Regardless of the method used, increased technical variations in low-input sequencing libraries prevented accurate quantification of the majority of the low to moderately expressed transcripts. As a consequence, subtle biological differences between the different cellular states, represented by the presence and absence of Activin A treatment, were lost as the amount of mRNA was reduced. We expect biological interpretation of the transcriptome data to suffer further as the amounts of mRNA are reduced to single cell levels and biological variations31,32,33 are incorporated.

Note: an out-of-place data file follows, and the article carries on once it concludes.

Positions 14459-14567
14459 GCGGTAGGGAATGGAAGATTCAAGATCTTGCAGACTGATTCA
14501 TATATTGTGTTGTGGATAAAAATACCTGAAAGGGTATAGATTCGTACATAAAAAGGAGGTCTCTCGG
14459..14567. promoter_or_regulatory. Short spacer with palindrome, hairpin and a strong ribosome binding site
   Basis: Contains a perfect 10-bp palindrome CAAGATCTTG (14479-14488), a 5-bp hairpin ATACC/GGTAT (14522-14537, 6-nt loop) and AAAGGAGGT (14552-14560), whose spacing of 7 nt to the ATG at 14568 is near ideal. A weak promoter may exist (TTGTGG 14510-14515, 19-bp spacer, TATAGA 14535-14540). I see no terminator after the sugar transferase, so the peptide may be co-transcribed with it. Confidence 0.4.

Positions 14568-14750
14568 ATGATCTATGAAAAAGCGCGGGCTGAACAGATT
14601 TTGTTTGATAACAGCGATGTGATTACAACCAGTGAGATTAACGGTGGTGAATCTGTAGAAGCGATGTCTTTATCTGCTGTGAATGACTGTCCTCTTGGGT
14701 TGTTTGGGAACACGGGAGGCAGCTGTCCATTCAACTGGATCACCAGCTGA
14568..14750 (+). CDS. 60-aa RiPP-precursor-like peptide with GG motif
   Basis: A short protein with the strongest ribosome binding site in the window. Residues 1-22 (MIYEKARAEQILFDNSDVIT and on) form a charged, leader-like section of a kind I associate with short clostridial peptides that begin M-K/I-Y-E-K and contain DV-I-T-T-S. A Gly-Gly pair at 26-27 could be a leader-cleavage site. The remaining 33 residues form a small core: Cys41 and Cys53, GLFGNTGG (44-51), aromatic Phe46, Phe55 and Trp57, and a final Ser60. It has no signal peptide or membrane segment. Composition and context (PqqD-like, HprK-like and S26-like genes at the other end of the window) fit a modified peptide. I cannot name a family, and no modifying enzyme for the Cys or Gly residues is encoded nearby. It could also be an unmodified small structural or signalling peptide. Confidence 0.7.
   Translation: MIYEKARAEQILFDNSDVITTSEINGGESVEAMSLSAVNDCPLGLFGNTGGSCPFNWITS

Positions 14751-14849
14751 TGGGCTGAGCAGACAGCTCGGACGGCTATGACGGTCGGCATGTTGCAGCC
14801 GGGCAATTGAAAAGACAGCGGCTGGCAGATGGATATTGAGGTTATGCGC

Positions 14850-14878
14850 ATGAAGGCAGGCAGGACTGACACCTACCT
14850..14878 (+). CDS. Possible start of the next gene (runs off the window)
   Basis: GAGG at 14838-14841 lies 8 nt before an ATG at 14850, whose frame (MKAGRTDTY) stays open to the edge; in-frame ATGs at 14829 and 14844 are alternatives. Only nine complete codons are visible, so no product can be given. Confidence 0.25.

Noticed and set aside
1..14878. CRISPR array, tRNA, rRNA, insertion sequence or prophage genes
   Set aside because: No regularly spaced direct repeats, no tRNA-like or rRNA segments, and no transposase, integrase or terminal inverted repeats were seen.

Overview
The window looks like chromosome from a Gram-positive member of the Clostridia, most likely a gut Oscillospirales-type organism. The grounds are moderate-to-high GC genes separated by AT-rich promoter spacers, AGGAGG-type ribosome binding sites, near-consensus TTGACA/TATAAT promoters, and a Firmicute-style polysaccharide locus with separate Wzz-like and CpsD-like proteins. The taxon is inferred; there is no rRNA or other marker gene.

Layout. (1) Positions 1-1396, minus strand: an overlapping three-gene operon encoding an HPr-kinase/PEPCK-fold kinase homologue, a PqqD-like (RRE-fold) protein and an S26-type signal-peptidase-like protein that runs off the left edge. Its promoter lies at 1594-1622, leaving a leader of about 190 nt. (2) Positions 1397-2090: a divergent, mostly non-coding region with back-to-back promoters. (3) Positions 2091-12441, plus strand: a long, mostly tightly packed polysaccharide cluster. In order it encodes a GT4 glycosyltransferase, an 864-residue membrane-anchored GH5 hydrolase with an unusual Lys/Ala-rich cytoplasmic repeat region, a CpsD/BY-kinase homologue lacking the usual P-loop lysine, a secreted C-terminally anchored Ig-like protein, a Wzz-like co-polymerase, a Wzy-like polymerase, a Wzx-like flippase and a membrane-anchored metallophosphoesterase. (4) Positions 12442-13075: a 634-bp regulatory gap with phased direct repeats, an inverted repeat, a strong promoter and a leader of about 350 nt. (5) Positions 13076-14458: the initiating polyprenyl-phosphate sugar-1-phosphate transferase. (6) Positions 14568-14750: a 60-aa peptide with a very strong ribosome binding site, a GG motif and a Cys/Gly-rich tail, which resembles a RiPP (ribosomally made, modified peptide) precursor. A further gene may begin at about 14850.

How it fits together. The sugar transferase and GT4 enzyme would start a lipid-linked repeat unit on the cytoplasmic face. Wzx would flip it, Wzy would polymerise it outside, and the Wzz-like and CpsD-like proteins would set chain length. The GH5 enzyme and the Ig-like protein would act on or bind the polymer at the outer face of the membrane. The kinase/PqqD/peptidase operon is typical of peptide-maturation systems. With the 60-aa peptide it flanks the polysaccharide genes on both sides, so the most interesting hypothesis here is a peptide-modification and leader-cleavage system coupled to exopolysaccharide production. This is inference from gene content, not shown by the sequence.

Sequencing library generation from few cells requires a number of RNA processing and enzymatic steps that are susceptible to technical noise. The majority of these steps are followed by either bead (solid phase reversible immobilization method) or column purification that results in loss of the starting material. Quartz-seq9 has shown the potential to generate robust sequencing libraries from low amounts of mRNA by eliminating spurious PCR products and reducing the loss of material by performing multiple enzymatic reactions in the same reaction tube. Another potential source of variation comes from the inability of DNA polymerases to efficiently amplify lowly expressed transcripts. While optimizing DP-seq, we assessed the ability of different polymerases to amplify these transcripts and noticed that polymerases with low dissociation constant for DNA (Deep Vent R and Vent R DNA polymerase)34 were able to efficiently amplify these transcripts. However, these polymerases also showed high proportions of primer dimerization and spurious PCR products in our sequencing libraries. Based on our experiments, we deduced that a combination of Klenow and Taq polymerase were best suited for our methodology. Smart-seq8 uses a variant of Taq polymerase (Titanium Taq DNA polymerase) for long PCR amplifications. QUARTZ-seq, employs a mutant of Taq polymerase (MightAmp DNA polymerase) to reproducibly amplify the transcripts in the presence of PCR inhibitors. CEL-seq6, on the other hand, uses T7 RNA polymerase to perform linear amplification of the transcripts flanked by the T7 promoter sequence. The high Km for DNA of the T7 RNA polymerase35 (~10 nM) can partly explain the loss of lowly expressed transcripts in the CEL-seq libraries prepared from limiting amounts of mRNA. Finally, improvements in designing new enzymes that operate at low temperatures with a high fidelity, reducing the volume of the reactions and minimizing the loss of mRNA, will substantially reduce the technical variations in the low-input libraries.